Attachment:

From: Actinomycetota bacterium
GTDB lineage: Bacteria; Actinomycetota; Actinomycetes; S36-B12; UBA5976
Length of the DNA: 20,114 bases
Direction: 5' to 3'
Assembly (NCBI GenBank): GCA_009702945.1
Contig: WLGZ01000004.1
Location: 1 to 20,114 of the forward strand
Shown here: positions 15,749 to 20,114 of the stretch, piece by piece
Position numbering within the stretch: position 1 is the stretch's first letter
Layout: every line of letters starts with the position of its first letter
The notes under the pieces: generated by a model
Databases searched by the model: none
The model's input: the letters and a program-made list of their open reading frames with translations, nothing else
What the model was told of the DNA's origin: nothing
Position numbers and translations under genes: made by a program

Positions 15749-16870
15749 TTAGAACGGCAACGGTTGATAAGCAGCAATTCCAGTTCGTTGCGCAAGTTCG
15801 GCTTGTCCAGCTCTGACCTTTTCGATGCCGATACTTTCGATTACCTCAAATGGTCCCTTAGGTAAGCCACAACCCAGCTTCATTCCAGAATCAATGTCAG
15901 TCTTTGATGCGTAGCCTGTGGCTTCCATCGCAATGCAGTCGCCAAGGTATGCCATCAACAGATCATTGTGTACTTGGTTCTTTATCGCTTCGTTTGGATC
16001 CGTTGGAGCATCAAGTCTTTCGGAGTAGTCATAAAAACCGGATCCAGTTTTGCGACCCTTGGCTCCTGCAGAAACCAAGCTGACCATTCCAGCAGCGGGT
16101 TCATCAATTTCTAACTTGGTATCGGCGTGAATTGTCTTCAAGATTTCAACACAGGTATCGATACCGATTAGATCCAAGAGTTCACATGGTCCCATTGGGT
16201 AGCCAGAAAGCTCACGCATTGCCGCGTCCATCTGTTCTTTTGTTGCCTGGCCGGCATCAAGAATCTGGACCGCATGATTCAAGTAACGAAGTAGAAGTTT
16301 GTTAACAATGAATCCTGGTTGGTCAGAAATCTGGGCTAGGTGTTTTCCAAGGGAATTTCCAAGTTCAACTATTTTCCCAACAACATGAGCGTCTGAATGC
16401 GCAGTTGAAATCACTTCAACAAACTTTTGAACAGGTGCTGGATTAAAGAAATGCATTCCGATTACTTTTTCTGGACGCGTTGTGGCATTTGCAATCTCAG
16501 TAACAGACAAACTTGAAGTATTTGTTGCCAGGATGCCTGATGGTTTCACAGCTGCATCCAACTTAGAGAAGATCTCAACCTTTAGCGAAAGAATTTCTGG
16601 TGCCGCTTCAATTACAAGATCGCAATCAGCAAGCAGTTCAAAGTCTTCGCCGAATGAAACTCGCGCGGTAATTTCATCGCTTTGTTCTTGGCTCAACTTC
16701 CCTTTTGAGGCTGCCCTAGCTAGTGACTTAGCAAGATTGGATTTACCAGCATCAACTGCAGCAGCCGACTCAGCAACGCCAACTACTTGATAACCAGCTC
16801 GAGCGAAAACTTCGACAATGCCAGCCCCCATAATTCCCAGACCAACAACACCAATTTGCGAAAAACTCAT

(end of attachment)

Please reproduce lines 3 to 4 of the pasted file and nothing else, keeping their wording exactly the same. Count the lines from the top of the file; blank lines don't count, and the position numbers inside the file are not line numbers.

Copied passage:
Length of the DNA: 20,114 bases
Direction: 5' to 3'